Avoiding Fiction

 
 
by Douglas Jones
 
     
 

Avoiding fictional stories is one of the most dangerous things Christian parents can do to their children. Yet it’s rampant. Too often I hear parents almost righteously declaring that they don’t want their children anywhere near fiction, especially fantasy. For others, it is just a very low priority by default; they don’t see any need for it, and so fiction rarely shows up in their homes.

The reasons for this sort of aversion sometimes have to do with the fact that fiction often assumes an opposing worldview. Other times parents think fiction doesn’t “redeem the time” well. They are “practical” people, and fiction isn’t useful.

Most of these objections, though, tend to assume a pagan view of truth, a view of truth drawn from modern opponents of Christianity. We tend to ape those thinkers in the Enlightenment who viewed truth as something utterly imageless, purely literal, bloodlessly formulaic. Truth is pictured as white spine only, no limbs, muscles, organs, eyes, or lips. The Enlightenment philosopher John Locke speaks in these terms about truth: “if we would speak of things as they are, we must allow, that all the artificial and figurative application of words are for nothing else but to insinuate wrong ideas, move the passions, and thereby mislead the judgment; and so indeed are a perfect cheat.” Here truth has nothing to do with images, figures of speech, or fictional worlds. All such things must be stripped away from life in order to get to truth.

But the Christian faith has little patience for such arrogance. In Scripture, truth isn’t just in the spine; it’s in the whole body. Truth isn’t just intellectual propositions; it involves images of the imagination. Enlightenment notions of truth capture only the most surface-level intellectual concerns, but Scriptural truth invokes images and metaphors that connect to the very deepest parts of our lives.

Stories and imagination and figurative language are not simply nifty decorations on truth; they are the heart of truth. They are the means God Himself has chosen to communicate to us. Christ could have easily described Himself as the “prime mover” or “divine being” or “ground of reality” (all of which are still partly figurative), but instead He revealed Himself with the “fictions” of a lamb, lion, door, bread, path, star, image, and word. Why? Because such fictions capture so much more of His reality and truth than arid intellectual descriptions could ever hope for. The figurative can be “more true” than bare literal sentences. The literal cleaves off too much reality.

Consider the prophet Nathan’s fiction given to David. Nathan knows of David’s sin against Uriah, and he could have easily confronted David’s intellect alone with a literal, courtlike accusation. And David, like most sinners, would be equipped to do battle with a host of intellectual rationalizations and excuses. Instead Nathan tells David a fictional story about a rich man, a traveler, and a poor man’s lamb. In other words, Nathan calls on David’s imagination to make a judgment about truth. The story involves all of David, not just his intellect, and David is thus able to see the truth and call for judgment on the offender--himself. Stories can go deep because they exercise all of us—imagination, affection, intellect, body, and much more we will never be able to identify.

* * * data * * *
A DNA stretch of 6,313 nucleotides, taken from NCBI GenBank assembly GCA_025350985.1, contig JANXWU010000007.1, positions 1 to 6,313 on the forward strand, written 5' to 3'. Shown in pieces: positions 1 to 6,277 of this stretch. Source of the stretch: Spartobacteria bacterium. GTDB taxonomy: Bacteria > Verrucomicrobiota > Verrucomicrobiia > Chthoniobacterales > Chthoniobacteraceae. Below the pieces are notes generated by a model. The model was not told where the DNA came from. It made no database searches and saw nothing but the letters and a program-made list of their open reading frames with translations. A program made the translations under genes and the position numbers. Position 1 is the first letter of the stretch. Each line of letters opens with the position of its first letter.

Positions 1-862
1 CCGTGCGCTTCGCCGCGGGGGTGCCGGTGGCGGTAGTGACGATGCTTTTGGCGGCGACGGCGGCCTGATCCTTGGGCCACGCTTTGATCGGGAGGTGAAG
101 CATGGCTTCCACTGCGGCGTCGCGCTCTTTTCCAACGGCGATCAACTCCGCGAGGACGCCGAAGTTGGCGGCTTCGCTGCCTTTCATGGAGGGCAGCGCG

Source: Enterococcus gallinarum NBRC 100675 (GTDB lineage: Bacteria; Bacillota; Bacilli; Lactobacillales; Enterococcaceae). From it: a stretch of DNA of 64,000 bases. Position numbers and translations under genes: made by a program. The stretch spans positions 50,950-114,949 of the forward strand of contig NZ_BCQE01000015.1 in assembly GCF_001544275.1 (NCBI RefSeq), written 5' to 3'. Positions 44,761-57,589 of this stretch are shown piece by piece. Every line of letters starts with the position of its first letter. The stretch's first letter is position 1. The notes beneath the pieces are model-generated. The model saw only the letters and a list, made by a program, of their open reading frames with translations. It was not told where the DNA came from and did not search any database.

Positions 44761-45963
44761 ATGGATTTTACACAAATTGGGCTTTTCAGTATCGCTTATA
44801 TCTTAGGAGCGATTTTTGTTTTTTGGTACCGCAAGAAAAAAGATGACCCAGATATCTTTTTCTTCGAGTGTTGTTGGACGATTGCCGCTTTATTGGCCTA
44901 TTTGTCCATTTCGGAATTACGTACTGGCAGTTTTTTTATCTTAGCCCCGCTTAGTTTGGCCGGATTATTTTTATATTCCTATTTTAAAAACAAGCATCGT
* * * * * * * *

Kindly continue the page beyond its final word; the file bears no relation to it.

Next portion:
Christian parents who disdain fiction, then, are begging for trouble. They are shaping narrow descendants, fractioned people, unable to exercise their imaginations. Those who lack a dynamic imagination will never be able to grow into mature wisdom. They will always be stuck in very narrow, self-centered mental grooves, only able to follow infantile rules. Christ called such persons whited sepulchers full of dead men’s bones (note His use of imagery again).

The most basic aspects of wisdom assume that we can imagine or fictionalize ourselves in another’s place—“You shall love your neighbor as yourself” (Matt. 22:39). Similarly, we are commanded to “esteem others better than themselves” (Phil. 2:3). We need to picture others as better than ourselves and act upon that. Over and over again Scripture assumes that we can step in and out of imaginative stories in order to make wise moral and rational judgments.

Now where are our children supposed to learn how to fictionalize like this? Are we really supposed to believe that we can starve our children’s imaginations for twenty years and then magically expect them to have any ability at all to imitate Christ? That’s like making a child sit still for his whole childhood so that he can sprint in the Olympics when he’s twenty. That’s far too late to start. The same goes for imagination.

But a well-exercised imagination isn’t just central to being a moral and rational person, as great as that is. It goes far beyond this. It is central to delighting in the play of life. We are called to live joyfully amid the repeating vanities of life (Eccl. 9:9). We are told that Christ came to give us life—not just existence—a life that could be lived more abundantly (Jn. 10:10). But if we can’t read the world around us in the imagery and subtle meanings of Scripture, then we will never be able to enter in to the full play of life. We will remain narrow-visioned Pharisees, never rising above the pettinesses of existence. The life of fiction enables us to see deeper and live better and play fully at life. One of the greatest images of the future success of the gospel is the image of the Mountain of the Lord in the book of Zechariah. There we learn that that “City of Truth” (Zech. 8:3) “shall be full of boys and girls playing in its streets” (Zech 8:5). The road to such a city is lined with all the best fiction